versión On-line ISSN 2078-5135
versión impresa ISSN 0256-9574
SAMJ, S. Afr. med. j. vol.98 no.11 Cape Town nov. 2008
FROM THE EDITOR
One could almost feel the earth tremble from the cheering when newly installed President Kgalema Motlanthe announced the removal of Dr Manto Tshabalala-Msimang from the health portfolio in the new cabinet. The nightmare was finally over. South Africa was rid of a health minister, once described as 'a drunk and a thief',1 whose bizarre views on HIV and AIDS had made her the laughing stock of the international community and an object of intense embarrassment here at home. In one of her more spectacular acts of buffoonery, she had the official South African exhibition stall at the 2006 International AIDS Conference in Toronto display garlic, lemon and beetroot as South Africa's remedies of choice in the management of HIV and AIDS, prompting a group of more than 60 international HIV experts, including Robert Gallo, co-discoverer of the HI virus, to write to President Thabo Mbeki to echo the numerous and repeated calls here at home for her to be fired. The calls were stubbornly ignored by President Mbeki.
But then the rug was pulled from under Manto when Thabo Mbeki himself was forced to resign the presidency under fire from his own ranks. Mbeki had gained notoriety for his denial of the link between HIV and AIDS. TAC's Zackie Achmat describes him as 'the Great Denialist' whose regime constituted 'the most hubristic executive in contemporary South Africa, characterised by the unrelenting denialism of the greatest threats facing our country, [among them] the HIV/AIDS catastrophe'.2 Unlike Nero, Manto and Thabo didn't just fiddle while Rome burned. They actively fuelled the HIV/AIDS inferno through their misguided policies, described by UN Envoy for AIDS in Africa as 'more worthy of a lunatic fringe than of a concerned and compassionate state'.3 According to TAC, over 2 million South Africans died of AIDS during Thabo Mbeki's presidency and Manto's custodianship of the health portfolio.
Manto, who graduated as a medical doctor from the First Leningrad Medical Institute in the Soviet Union in 1969, displayed astonishing ignorance of the fundamental principles of evidence-based science, believing for example that traditional medicines should not be bogged down in clinical trials, as 'we cannot use Western models of protocols for research and development'.4 Yet she felt confident enough to denigrate nevirapine and antiretroviral treatment as too toxic. 'All I am bombarded with is antiretrovirals, antiretrovirals' she complained at one stage. 'There are other things [we can do] to respond to HIV/AIDS in this country.'5 It took a Constitutional Court ruling and intense public pressure to force her and her cabinet colleagues to implement PMTCT and to roll out nationwide antiretroviral treatment.
'Don't just do something - talk!'
HIV and AIDS policy in South Africa would seem to have been jinxed from the very beginning. When the HI virus was first identified in South Africa during the mid-1980s, it was confined to the gay community and consequently received ambiguous and lukewarm reception from the apartheid regime, hamstrung by its own 'cultural taboos, xenophobia, Calvinist morality and prudishness'.6 When the heterosexual HIV epidemic broke out in the early 1990s before the democratic dispensation, the minority government lacked the political credibility to devise and implement an effective policy. The ANC, on the other hand, had acknowledged the threat of an HIV epidemic even before coming into power, and was instrumental in setting up, together with the minority government, the National AIDS Committee of SA (NACOSA), which put together a comprehensive and progressive 'AIDS Plan'.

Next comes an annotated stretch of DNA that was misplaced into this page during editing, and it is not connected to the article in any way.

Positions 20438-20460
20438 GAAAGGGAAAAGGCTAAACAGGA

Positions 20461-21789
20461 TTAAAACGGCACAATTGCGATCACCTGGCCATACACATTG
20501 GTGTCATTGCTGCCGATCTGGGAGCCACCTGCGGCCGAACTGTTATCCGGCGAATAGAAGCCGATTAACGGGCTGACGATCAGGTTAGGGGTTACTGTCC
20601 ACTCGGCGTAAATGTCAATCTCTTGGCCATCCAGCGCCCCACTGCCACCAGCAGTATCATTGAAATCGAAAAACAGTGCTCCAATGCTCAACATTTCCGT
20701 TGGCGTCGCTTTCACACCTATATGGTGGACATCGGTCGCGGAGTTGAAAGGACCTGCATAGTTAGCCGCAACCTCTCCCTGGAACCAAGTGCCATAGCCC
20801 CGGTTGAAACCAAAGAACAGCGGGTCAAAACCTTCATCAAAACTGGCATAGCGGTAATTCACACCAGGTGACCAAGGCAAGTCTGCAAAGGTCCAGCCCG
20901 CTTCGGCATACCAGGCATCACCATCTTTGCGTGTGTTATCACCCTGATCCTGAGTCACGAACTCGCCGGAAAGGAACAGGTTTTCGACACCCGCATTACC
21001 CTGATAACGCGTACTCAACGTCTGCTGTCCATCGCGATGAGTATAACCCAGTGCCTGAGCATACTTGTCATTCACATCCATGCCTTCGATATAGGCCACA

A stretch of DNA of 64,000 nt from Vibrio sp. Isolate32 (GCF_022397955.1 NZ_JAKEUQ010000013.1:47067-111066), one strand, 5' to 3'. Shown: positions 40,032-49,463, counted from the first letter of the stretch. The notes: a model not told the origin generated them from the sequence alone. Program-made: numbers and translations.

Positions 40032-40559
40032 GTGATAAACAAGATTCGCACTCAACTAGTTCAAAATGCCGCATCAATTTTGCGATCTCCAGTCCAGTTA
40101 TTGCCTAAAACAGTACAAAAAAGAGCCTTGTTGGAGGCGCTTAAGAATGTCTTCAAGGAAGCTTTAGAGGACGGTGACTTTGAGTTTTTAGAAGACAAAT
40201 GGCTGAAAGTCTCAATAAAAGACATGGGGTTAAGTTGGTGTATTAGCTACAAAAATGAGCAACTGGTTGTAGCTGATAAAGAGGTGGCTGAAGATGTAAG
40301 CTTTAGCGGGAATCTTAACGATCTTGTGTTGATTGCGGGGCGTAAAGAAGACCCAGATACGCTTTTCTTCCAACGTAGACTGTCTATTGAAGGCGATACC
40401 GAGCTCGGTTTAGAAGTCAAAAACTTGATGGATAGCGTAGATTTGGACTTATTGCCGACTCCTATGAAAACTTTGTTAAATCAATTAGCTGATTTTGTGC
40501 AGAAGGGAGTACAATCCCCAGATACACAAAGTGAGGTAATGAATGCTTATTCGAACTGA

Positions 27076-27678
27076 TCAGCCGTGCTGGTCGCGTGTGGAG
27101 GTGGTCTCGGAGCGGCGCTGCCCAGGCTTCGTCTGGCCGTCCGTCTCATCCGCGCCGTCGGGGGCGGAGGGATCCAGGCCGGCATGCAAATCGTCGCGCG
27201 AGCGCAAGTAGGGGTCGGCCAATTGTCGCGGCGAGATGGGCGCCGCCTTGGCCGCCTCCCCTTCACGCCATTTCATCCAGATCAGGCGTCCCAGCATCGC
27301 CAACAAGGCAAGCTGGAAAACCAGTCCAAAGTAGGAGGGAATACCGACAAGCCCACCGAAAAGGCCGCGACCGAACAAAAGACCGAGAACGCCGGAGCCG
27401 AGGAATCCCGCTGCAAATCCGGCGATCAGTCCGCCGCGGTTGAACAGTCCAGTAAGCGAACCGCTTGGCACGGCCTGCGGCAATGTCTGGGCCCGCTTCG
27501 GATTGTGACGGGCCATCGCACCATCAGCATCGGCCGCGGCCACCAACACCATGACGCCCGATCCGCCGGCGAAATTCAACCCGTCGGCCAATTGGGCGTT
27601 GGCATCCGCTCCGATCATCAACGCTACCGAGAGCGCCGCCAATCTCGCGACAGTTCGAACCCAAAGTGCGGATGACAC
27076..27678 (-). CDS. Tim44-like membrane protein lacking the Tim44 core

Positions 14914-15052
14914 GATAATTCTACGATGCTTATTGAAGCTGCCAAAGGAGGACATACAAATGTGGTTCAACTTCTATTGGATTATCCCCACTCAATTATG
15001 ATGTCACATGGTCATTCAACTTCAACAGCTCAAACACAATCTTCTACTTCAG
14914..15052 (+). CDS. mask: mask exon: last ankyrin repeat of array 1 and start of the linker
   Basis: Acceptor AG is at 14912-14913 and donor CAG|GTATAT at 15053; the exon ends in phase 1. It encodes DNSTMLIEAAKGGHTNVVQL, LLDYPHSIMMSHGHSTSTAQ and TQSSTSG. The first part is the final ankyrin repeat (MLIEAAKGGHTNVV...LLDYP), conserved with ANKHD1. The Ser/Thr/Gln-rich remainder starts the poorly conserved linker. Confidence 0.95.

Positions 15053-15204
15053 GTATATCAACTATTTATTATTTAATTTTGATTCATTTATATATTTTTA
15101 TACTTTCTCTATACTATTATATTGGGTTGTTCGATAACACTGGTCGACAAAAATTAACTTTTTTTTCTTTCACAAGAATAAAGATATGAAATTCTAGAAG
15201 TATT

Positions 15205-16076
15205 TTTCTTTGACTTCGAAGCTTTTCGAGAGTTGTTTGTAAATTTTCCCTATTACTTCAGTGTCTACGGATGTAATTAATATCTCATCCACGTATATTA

That the ANC and the first democratic government, including Thabo Mbeki and Manto Tshabalala-Msimang, initially recognised and acknowledged the primary role of the HI virus in the causation of AIDS is therefore beyond debate. The problem, however, lay in the inclination of health minister Nkosazana Dlamini-Zuma and the Mandela government - born of naïveté or perhaps the human frailty articulated by Slavoj Žižek in the London Review of Books of 9 October 2008 that 'Faced with a disaster over which we have no real influence, people will often say, stupidly, "don't just talk, do something" [when it may be] time to step back, think and say the right thing' - to pursue quick-fix solutions without the necessary prior analysis, consultation and planning. Their hurried initiatives, undertaken without talking to experts, social scientists or civil society groups, resulted in the scandals of Virodene and Sarafina II that rocked the government and severely undermined its credibility in dealing with the HIV/ AIDS crisis.
Credit must however be attributed where credit is due. Throughout this entire period of HIV policy debacles, vacillation and denialism, health department civil service staff negotiated their way through the political minefield to do the necessary, such as counselling and testing, public education, condom distribution and keeping track of HIV prevalence among women attending antenatal clinics. They are the unsung heroes in this tragic drama. For them, the arrival of newly appointed Health Minister Barbara Hogan on the scene will not have been a minute too soon.
Daniel J Ncayiyana
References available from the author